Asenapine in Bipolar I Disorder

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Asenapine is a new second-generation antipsychotic approved in September 2010 by the European Medicines Agency for the treatment of bipolar disorder.

It demonstrated significant efficacy compared with placebo in acute mania or mixed episodes as monotherapy or adjunctive therapy to mood stabilizers (lithium or valproate). Early improvement was noted at day 2 and was strongly associated with response and remission at week 3. Asenapine also appeared effective in treating acute mania in older patients with bipolar disorder. Posthoc analyses of asenapine showed efficacy in treating depressive symptoms during manic or mixed episodes compared with placebo. The efficacy of asenapine in patients with acute mania appeared to remain constant during maintenance treatment.

Asenapine was reasonably well tolerated, especially with regard to metabolic effects. There were minimal signs of glucose elevation or lipid changes and the risk of weight gain appeared limited. The prolactin elevation was smaller than other antipsychotic comparators. Only oral hypoesthesia occurred as a new adverse event compared with other second-generation antipsychotics. Asenapine presents several advantages over other second-generation antipsychotics, such as sublingual formulation, early efficacy and good metabolic tolerability. This tolerability profile confirms the heterogeneity of the second-generation antipsychotic class and supports the view of some authors for the need to re-evaluate the boundaries of this group.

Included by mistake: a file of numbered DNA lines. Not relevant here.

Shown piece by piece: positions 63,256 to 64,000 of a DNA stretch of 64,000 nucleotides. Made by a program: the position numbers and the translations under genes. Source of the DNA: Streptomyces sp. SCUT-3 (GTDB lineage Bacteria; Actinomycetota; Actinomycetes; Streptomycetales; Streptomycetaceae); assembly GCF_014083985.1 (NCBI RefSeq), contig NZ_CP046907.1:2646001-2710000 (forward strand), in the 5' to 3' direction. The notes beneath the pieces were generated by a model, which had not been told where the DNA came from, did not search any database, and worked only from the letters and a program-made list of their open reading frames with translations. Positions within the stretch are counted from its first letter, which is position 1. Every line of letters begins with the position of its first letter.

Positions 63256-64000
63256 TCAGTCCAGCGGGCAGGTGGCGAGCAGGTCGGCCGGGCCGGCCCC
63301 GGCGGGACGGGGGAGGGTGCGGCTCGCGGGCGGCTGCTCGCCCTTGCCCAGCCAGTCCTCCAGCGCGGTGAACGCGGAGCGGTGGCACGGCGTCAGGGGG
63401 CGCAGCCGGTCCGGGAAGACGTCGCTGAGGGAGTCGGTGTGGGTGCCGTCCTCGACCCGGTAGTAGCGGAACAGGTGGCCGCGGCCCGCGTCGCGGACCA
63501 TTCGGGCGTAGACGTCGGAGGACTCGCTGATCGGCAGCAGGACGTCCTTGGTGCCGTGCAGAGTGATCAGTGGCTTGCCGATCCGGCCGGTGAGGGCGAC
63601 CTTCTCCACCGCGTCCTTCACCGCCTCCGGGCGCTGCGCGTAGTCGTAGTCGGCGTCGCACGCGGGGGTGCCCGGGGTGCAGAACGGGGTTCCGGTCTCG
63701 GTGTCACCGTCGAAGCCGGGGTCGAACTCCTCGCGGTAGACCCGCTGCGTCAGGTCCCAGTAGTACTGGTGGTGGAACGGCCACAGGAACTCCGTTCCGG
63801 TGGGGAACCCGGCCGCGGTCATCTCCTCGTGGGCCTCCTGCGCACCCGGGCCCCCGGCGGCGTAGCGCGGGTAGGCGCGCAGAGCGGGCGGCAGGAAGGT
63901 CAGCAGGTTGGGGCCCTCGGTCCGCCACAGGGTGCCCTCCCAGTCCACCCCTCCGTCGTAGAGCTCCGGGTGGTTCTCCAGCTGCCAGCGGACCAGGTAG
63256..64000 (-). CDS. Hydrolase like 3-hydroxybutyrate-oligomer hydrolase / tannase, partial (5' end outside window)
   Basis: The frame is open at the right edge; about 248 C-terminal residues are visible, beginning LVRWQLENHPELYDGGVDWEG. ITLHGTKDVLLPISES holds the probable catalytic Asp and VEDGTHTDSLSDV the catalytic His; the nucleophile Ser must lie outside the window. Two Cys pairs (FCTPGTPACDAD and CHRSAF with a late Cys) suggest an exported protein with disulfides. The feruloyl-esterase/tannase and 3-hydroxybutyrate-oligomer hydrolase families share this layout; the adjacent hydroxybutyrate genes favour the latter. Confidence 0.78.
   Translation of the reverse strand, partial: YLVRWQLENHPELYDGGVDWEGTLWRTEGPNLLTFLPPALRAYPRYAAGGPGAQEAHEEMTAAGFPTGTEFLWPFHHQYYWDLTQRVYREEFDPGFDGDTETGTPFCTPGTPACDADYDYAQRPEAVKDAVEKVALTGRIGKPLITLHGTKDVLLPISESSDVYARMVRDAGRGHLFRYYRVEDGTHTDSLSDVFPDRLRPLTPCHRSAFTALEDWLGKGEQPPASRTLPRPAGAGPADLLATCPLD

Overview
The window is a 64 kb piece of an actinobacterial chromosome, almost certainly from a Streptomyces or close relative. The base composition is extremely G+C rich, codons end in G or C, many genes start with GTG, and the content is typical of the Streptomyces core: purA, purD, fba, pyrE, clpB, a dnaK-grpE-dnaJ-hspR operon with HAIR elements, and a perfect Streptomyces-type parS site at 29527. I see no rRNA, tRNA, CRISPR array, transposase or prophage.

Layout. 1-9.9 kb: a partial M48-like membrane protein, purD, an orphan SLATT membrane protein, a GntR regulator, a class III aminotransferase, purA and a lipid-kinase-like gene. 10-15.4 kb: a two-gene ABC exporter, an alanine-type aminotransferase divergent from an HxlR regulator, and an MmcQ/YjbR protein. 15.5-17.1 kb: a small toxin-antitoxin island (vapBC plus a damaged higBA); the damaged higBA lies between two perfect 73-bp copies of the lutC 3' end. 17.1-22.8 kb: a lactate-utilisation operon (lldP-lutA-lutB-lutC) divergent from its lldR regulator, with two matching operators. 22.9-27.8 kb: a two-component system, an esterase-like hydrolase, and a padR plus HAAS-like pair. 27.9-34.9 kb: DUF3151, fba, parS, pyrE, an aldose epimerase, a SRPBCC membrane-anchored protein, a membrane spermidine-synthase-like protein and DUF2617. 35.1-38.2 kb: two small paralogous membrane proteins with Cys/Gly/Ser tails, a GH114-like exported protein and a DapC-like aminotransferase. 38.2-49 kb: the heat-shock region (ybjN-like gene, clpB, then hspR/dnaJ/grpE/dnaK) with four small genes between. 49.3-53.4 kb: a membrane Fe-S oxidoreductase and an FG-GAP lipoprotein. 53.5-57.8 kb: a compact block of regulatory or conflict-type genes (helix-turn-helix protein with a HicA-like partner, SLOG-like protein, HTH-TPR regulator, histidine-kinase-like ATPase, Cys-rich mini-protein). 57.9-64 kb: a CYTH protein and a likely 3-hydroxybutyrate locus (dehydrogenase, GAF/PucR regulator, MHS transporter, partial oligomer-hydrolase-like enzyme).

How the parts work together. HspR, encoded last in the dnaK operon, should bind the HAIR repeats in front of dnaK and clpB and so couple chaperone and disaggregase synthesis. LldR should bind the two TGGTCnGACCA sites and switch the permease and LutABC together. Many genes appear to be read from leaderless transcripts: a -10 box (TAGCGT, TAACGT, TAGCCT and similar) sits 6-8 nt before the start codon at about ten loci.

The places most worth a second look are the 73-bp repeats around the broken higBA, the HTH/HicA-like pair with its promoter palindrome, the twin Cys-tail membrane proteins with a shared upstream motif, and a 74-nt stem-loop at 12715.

by Ludovic Samalin, MD, Thomas Charpeaud, MD, Pierre-Michel Llorca, MD, PhD

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